• EXCEPT one squad leader is actually your overall Captain, and they choose an ability that's actually a disadvantage. Who put this donkey in command?
  • Kitbash Attitude is in full effect, with all of Bastion's variety on show. You'll probably want a gun that looks like it's from WW2 or earlier, but other than that go wild. Bring muskets, helmets, and the tallest hats you can muster. 
  • Order Dice are rolled at the start of your turn, meaning you won't always be able to achieve exactly what you want. You get some Reaction Dice on your opponent's turn too, so pay attention to their movements. 

Wednesday 8 February 2023

Making 2mm Scale Even Smaller

EDIT: If you read this on Patreon last week, be aware there are some changes as I've worked on the game a bit.

There's a meme somewhere about how miniature wargamers move to increasingly smaller scales as their eyesight worsens with age.

Well I've written about my history with 28mm miniatures.

Then I started messing around with 10mm scale.

Recently I made a dip into the long-admired 6mm via Battletech and Epic.

For scale these unit bases are 25mm (1") square

So of course I've gone and bought myself some 2mm scale Napoleonic nonsense to try out. 

(I always feel like I should apologise to all the RPG people when I end up writing a post about wargames, but today's the day I stop beating myself up)

I originally picked up a pair of 2mm armies and set of terrain thinking I could quickly paint up some units to use with One Hour Wargames, creating an ultra-portable wargame in a box, or maybe use something like Rebels and Patriots since I've been enjoying the Rampant family of games recently. 

Then I stumbled onto 2x2 Napoleonics by Rod Humble and I felt the click. This quick reference sheet is particularly nice.  

Something about this system grabbed me. It feels very purposeful, focused in on a few specific elements of the era at hand (here the Glue of War and the Evolving Battlefield. Units mostly behave in the same manner with a few major exceptions where appropriate. There's a bit of "+1/-1 overload" (for me) in the combat resolution, but overall things are decisive and simple.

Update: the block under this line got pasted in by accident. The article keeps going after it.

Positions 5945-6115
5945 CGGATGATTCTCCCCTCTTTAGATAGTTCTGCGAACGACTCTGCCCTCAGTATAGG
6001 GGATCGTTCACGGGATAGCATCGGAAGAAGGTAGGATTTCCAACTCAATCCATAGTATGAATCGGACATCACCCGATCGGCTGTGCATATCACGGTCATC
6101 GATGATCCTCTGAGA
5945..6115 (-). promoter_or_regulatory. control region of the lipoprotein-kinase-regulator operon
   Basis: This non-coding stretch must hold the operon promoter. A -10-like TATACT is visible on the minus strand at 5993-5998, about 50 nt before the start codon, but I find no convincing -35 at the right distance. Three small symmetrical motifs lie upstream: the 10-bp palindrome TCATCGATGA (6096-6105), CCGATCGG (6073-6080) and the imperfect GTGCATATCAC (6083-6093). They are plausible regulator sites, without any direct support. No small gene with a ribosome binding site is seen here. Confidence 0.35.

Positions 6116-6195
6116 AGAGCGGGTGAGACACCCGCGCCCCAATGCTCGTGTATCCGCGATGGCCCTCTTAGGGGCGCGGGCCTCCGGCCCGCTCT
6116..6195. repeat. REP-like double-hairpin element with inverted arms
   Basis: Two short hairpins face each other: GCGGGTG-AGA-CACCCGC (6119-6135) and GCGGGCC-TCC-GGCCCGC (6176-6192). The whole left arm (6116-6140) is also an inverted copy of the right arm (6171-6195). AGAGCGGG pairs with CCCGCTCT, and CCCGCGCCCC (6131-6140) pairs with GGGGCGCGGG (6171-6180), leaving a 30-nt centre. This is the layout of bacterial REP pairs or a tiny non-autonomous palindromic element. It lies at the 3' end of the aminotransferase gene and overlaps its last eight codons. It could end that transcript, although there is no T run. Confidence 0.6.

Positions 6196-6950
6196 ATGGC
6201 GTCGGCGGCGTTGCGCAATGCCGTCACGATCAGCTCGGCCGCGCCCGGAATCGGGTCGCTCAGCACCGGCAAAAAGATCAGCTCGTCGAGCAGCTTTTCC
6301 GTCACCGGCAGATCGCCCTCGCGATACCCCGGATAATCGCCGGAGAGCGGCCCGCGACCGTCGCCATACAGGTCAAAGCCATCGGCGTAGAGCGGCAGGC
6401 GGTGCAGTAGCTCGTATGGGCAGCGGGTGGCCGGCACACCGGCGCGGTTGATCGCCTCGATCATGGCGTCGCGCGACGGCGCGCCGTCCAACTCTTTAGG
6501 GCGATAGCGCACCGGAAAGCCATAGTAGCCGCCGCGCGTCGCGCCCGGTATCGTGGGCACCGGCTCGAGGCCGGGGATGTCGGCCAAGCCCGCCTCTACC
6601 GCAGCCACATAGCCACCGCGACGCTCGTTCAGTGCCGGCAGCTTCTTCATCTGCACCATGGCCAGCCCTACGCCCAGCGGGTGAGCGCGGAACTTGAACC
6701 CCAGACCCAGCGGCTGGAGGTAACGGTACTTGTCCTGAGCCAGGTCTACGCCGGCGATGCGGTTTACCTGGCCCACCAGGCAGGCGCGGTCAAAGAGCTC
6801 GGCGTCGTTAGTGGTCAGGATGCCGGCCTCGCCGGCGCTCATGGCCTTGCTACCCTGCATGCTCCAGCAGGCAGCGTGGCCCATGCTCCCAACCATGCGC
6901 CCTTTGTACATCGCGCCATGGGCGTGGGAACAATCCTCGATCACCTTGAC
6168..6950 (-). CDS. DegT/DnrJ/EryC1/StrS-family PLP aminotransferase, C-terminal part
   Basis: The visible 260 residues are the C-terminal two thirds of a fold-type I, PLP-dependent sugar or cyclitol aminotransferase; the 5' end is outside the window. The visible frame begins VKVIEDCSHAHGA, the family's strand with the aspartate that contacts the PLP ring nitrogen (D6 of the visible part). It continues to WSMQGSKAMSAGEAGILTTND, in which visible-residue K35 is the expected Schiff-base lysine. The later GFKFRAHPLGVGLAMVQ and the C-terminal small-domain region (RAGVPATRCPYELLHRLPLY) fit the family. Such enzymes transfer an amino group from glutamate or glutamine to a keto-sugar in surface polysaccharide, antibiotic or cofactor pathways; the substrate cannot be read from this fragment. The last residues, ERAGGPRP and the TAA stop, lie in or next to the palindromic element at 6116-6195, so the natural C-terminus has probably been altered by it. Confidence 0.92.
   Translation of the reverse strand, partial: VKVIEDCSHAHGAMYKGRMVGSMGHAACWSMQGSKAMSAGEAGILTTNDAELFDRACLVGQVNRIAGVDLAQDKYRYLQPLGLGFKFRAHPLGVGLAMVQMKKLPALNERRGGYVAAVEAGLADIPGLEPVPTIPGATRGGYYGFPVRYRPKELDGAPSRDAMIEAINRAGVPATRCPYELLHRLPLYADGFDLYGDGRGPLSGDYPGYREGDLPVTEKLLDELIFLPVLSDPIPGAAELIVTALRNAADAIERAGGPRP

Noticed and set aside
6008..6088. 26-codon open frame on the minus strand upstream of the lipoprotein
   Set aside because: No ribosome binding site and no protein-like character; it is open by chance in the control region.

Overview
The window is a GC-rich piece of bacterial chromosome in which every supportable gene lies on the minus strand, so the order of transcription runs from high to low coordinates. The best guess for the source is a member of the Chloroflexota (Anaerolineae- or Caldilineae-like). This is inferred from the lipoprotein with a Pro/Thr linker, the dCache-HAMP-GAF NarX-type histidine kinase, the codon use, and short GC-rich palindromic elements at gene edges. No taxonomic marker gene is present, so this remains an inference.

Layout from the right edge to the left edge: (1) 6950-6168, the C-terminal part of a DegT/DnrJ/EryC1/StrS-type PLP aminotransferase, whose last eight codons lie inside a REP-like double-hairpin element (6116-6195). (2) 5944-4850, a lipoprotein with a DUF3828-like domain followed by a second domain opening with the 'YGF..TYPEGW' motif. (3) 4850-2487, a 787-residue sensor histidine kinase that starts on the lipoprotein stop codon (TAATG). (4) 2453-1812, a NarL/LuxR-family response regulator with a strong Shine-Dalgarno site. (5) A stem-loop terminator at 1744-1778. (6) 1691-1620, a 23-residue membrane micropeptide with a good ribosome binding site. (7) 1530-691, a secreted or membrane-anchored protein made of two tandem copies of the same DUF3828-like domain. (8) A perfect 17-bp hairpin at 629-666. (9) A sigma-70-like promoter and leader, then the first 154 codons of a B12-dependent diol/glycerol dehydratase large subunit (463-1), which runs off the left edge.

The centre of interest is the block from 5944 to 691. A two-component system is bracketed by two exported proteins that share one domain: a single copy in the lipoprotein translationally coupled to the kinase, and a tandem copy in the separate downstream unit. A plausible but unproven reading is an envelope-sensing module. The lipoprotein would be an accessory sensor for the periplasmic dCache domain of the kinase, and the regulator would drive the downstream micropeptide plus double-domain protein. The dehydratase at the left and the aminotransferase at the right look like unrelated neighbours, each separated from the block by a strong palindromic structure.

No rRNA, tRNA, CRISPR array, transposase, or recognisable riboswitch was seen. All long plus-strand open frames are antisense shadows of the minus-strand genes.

I'm keen to try this system out as written, but of course I wanted to see if I could strip it back even further.

Here's what I'm calling the 1x1 Wargame, in honour of cramming hundreds of soldiers onto a 1x1" base.  

I'm not sure if this game can be understood on its own yet, so you might need to read through 2x2 Napoleonics if something doesn't make sense, though remember I've cut a lot of that system away too.   

I've replaced all of the +1/-1 modifiers with a clause where the player gains Edge on their roll (rolling two dice and keeping the highest) if they meet a certain requirement. There's just one of these clauses for each of the four types of roll in the game.

Everything else is just a straight d6 roll, no +1s or -1s to be found. Threshold for success is also 4+ across the board. 

Working within these self-imposed restrictions forces some lateral thinking in modelling expected combat effects. Here's how some of the modifiers from 2x2 Napoleonics have been modelled into this system in other ways:

  • In assaults ties normally go to the defender, but charging cavalry always win ties. Their speed also means they're able to run down retreating enemies, giving them a further boost in assaults.
  • Hills let you fire over other units, so you'll still want to put your cannons up there even if there's not a numerical benefit.
  • Walls break ties for the defender on Firing attacks, and cavalry just can't enter. 
  • Elite troops get an Edge on Rally rolls.
  • Everybody gets an Edge when assaulting Disrupted/Light/HQ units.
  • Everybody gets an Edge firing at Cavalry, so you'll want yours to charge infantry in a way that prevents them shooting you first, typically by disrupting them or charging the flank.
  • Artillery are automatically Broken when Assaulted, so don't let this happen.